Twenty percent of U.S. teachers say they are not likely to return to their classrooms this fall if schools reopen — and most parents and educators believe that school buildings will open, according to polls published Tuesday.

The polls — one taken of K-12 teachers and the other of parents with school-age children — found that 73 percent of parents and 64 percent of teachers said they believe that children will eventually make up for learning lost because of the disruption of school during the coronavirus crisis. And 63 percent of parents and 65 percent of teachers said they believe school buildings in their areas will reopen this fall.

The findings came in USA Today-Ipsos polls published Tuesday in USA Today. The newspaper and Ipsos, a global research and marketing firm, conducted two polls at the same time from May 18-21 and said that the “credibility intervals,” which are similar to margins of error, are plus or minus five percentage points for the teachers survey and 5.6 percent for the survey of parents.

It is not possible to know how school districts would be affected if 1 in 5 teachers did not show up to reopened schools, because schedules and attendance expectations will probably be different in the fall to comply with social distancing requirements.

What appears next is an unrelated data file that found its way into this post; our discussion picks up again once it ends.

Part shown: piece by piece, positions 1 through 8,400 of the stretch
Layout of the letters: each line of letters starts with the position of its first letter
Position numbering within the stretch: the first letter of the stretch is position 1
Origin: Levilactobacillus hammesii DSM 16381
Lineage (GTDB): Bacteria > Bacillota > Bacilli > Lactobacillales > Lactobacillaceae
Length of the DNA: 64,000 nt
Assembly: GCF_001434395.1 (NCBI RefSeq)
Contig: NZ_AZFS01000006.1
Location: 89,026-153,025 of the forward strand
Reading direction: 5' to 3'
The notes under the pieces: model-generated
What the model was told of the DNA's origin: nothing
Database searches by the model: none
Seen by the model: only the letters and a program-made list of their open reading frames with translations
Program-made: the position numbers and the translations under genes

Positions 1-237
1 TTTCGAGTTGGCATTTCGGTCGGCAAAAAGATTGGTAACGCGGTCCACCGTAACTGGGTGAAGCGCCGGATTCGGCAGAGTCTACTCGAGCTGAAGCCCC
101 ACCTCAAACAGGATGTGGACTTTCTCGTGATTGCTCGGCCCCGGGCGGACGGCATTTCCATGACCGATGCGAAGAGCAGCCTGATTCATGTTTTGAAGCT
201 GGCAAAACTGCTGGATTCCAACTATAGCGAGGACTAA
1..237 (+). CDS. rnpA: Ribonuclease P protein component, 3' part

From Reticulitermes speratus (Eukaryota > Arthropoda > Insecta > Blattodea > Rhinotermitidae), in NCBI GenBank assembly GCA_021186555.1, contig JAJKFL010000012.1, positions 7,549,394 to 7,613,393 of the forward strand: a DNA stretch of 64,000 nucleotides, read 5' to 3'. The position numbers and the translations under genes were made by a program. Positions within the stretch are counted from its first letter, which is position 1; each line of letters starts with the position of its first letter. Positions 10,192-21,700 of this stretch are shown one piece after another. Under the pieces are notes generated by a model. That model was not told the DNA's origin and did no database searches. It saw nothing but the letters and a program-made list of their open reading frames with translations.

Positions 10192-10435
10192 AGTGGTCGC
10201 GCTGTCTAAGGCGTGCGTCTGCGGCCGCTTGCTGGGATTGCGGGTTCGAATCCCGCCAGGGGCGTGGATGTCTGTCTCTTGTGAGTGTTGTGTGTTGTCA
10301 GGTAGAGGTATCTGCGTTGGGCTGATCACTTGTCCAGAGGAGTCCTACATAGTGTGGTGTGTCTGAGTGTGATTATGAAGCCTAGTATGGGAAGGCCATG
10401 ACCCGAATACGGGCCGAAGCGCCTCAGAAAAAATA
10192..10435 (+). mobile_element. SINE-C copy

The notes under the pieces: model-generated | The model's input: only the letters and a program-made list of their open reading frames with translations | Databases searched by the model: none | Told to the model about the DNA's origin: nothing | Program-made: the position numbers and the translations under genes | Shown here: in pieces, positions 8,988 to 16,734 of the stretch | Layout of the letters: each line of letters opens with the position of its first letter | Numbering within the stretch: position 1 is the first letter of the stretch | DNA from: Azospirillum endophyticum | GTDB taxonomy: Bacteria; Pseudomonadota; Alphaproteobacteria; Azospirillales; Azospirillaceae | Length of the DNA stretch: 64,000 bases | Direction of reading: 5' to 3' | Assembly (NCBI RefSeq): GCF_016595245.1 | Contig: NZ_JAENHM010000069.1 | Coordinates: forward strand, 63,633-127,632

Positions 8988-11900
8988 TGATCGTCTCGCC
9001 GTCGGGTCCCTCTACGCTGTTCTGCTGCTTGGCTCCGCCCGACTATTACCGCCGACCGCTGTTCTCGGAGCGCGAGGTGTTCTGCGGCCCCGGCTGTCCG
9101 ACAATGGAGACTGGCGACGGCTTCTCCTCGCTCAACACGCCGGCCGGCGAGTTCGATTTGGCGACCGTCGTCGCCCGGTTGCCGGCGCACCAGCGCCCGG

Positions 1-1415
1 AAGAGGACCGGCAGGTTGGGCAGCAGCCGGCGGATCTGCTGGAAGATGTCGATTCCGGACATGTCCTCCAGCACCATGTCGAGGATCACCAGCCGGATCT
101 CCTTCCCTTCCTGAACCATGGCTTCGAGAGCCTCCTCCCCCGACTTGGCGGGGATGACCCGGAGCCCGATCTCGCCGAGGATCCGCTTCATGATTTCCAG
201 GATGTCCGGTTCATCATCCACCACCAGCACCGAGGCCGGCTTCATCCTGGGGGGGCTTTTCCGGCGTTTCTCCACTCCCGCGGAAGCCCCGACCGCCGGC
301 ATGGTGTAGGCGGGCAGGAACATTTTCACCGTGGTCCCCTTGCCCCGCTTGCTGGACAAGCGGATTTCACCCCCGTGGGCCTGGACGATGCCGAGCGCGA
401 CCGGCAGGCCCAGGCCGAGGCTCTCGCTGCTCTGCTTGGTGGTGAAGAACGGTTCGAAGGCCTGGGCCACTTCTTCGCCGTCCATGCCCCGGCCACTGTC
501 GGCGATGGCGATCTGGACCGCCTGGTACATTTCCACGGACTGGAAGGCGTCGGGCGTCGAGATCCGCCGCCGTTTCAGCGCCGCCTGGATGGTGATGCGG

School districts are racing to complete plans for the fall semester but are also factoring in contingencies: full-scale openings, no openings or some hybrid.

Many districts have said they are considering having students come in on some school days but not others so that social distancing rules inside classrooms can be respected. An outbreak of the coronavirus on any school campus could lead to a full-scale closure.

In the polls, about two-thirds of both teachers and parents said they support having students go to class up to three days a week and staying at home to work remotely the other days. Such a schedule could mitigate a loss of teachers unwilling to return to school.

Schools across the country — and much of the world — closed this spring as the coronavirus spread.

Some, such as in South Korea, have started reopening, but very few have in the United States, and, according to UNESCO, nearly 70 percent of the world’s students are still being affected by school closures. That is down from close to 95 percent of the world’s students a few months ago.